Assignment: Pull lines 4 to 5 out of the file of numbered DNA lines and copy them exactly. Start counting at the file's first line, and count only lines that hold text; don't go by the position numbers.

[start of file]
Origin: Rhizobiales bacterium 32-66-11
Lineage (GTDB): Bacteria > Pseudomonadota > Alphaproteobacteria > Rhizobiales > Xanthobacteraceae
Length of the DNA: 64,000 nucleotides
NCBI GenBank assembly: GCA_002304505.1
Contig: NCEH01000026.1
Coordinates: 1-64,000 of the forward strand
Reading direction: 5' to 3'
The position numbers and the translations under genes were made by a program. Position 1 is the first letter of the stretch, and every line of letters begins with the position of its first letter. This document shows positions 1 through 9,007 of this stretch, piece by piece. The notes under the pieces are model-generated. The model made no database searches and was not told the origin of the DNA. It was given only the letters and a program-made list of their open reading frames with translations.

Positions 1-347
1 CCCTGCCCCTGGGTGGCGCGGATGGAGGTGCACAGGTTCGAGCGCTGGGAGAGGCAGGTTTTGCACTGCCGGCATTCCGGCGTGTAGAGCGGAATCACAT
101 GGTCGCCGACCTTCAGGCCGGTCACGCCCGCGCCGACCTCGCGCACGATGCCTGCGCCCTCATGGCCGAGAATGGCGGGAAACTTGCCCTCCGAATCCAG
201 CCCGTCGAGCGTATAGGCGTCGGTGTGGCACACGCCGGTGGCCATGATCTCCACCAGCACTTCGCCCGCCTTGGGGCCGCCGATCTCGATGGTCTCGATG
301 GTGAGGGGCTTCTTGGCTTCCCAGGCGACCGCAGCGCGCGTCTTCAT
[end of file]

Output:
NCBI GenBank assembly: GCA_002304505.1
Contig: NCEH01000026.1